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Day 20 — Entering the School of St. Elizabeth Seton's Eucharistic Life

EMMITSBURG, MD, June 6, 2024 — The Seton (eastern) Route of the National Eucharistic Pilgrimage reached one of the climatic moments of its 65-day journey with a Mass at the Basilica of St. Elizabeth Ann Seton, the Church that enshrines her mortal remains, a two-hour period of Eucharistric adoration, and two lengthy Eucharistic Processions leaving and returning from the Basilica.

The day began with Mass celebrated by Baltimore Archbishop William Lori, who gave a masterful homily on the Eucharistic love and life of St. Elizabeth Seton.

"What a blessing it is and how appropriate it is that the National Shrine of St. Elizabeth Ann Seton is a destination for the 'Seton Route' of the National Eucharistic Pilgrimage," Archbishop Lori stated.

The shrine of St. Elizabeth Seton should allow pilgrims to "take hold of this great saint’s Eucharistic vision" and to learn the "gravitational pull" the true presence of Christ’s Body and Blood had in her life.

He described the stages of her Eucharistic conversion — her desire to believe what Catholics believed about Jesus' Real Presence in Holy Communion, her being overwhelmed interiorly by a Eucharistic Procession and her first Communion when she experienced a sense of union with God — and the mystery of how "the Eucharistic Lord was at work in her soul."

"Her search brought her to Baltimore where she opened a school and finally here to Emmitsburg where, imbued with the Sacrament of Charity, she founded the Daughters of Charity who would bear witness to the Eucharistic Lord through their life of prayer and their works of education, healthcare, and charity," he stated.

"As we trace the Seton Route along the East Coast, may we be overtaken by the same Eucharistic faith that animated the life and vocations of St. Elizabeth Ann Seton!," said the leader of the premier see of the Catholic Church in the United States.

"As each of us opens our hearts anew to the great mystery of faith, let us follow the example of the Filicchi family whose eucharistic faith had such a profound impact on Elizabeth," he urged, referring to the Italian family from Livorno with whom she lived after the death of her husband.

After Mass, there was the first of two Eucharistic processions, which included 1,500 people and went through the Seton Shrine's grounds to St. Elizabeth Ann Seton School, to St. Joseph's Parish in Emmitsburg, to St. Joseph's Cemetery and finally returning to the Basilica and Shrine. There was brief adoration and Eucharistic benediction at each of the stations.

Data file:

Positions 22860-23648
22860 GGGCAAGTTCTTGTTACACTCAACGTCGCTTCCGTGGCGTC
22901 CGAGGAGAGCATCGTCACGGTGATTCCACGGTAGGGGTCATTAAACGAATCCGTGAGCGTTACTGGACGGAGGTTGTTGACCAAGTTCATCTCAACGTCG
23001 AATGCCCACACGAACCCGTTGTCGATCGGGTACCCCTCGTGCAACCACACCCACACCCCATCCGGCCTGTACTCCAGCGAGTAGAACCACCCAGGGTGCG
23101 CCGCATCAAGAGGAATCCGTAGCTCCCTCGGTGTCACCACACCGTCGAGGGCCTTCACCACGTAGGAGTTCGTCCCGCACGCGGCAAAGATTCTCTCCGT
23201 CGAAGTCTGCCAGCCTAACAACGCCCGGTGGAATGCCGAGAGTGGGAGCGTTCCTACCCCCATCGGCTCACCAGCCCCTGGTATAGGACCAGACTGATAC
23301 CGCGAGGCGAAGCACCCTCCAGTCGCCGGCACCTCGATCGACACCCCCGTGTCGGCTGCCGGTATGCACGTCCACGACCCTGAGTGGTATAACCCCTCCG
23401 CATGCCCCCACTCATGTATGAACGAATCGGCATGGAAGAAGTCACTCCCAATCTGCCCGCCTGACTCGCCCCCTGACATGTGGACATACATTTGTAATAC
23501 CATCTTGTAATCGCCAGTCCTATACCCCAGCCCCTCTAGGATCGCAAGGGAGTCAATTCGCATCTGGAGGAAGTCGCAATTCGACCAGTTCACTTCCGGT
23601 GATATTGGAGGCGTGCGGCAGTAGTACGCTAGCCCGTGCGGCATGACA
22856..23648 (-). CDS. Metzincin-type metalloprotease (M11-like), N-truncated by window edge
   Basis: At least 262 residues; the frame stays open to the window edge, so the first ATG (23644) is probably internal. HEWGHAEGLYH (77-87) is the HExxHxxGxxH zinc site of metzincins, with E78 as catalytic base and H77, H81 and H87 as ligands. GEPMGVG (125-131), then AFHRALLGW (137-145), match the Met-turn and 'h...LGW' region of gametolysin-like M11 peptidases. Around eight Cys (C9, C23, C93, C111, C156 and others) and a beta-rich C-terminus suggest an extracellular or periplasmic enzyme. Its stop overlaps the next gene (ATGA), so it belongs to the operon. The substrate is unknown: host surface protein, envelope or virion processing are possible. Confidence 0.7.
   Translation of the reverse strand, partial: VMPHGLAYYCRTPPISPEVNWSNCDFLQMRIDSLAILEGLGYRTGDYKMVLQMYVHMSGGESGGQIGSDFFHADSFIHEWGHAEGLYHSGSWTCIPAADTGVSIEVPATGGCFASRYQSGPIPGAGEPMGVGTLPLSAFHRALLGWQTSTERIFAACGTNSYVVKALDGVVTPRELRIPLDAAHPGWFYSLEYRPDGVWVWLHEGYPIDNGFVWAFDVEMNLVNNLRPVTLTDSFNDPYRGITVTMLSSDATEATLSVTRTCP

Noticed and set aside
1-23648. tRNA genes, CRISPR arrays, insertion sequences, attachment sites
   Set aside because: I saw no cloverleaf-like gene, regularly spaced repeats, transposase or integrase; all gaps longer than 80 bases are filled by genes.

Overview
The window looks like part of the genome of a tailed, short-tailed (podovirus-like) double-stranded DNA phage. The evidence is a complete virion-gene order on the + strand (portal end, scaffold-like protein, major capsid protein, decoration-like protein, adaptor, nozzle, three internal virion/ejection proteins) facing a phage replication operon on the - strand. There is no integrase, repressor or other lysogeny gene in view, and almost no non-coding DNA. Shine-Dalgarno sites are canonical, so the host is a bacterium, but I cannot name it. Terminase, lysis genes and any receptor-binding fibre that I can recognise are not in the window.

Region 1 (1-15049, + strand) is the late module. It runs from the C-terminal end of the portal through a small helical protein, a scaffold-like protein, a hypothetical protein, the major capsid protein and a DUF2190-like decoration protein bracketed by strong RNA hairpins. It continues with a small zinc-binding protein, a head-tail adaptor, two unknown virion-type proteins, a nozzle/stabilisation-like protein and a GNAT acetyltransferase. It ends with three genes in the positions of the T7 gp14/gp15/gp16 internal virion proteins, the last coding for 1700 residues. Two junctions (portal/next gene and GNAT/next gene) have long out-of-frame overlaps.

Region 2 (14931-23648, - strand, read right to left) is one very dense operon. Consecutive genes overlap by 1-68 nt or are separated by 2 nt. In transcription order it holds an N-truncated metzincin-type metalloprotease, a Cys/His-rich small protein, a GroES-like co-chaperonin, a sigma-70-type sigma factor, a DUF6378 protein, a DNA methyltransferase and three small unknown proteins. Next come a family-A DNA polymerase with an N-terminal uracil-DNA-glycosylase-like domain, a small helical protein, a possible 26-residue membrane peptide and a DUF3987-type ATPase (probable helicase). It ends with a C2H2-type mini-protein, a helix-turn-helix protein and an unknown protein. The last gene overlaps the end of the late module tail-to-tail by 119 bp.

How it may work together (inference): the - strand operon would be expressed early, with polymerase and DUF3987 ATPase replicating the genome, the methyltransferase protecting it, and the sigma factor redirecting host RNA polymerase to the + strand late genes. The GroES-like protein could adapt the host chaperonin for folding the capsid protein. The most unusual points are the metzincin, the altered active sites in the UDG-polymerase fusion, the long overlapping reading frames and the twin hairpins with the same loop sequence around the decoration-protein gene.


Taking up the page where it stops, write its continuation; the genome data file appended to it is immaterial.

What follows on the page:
After benediction in the Shrine, two hours of Eucharistic adoration took place, together with confessions, as people were able to get food from food trucks on the property.

At 1:30, there was another Eucharistic procession, with about 500 people, that went from the Shrine to Mount Saint Mary's Seminary and University and from there to the National Shrine of Our Lady of Lourdes. At Mt. St. Mary's, outdoor stations for adoration and benediction were set up outside the university's Immaculate Conception Chapel and outside the main entrance to the Seminary.

At the Seminary, rector Msgr. Andew Baker, before imparting benediction, led everyone present in a prayer for priestly vocations through the intercression of Blessed Stanley Rother, a 1963 alumnus of the Seminary.

After procession up the mountain to the Shrine of Our Lady of Lourdes, there was the final benediction of the day, at the Grotto. From there, the Seton pilgrims processed with the Blessed Sacrament to their support van to travel to the Cathedral of Mary, Our Queen, in Baltimore, where there were Solemn Vespers led by auxiliary Bishop Adam Parker and where National Eucharistic Preacher, Father Leo Patalinghug preached a homily on the 25th anniversary of his first Mass.

In his homily, Father Patalinghug, famous for his Grace Before Meals and Plating Grace apostolates, spoke with various food analogies, Scripture references and humor, about how the Lord Jesus seeks to feed us in Holy Communion and stoke our hunger to receive him.

After Vespers, there was an hour of Eucharistic adoration as Fr. Patalinghug had a food festival outside the Cathedral.

Below are photos from award-winning photojournalist Jeffrey Bruno:


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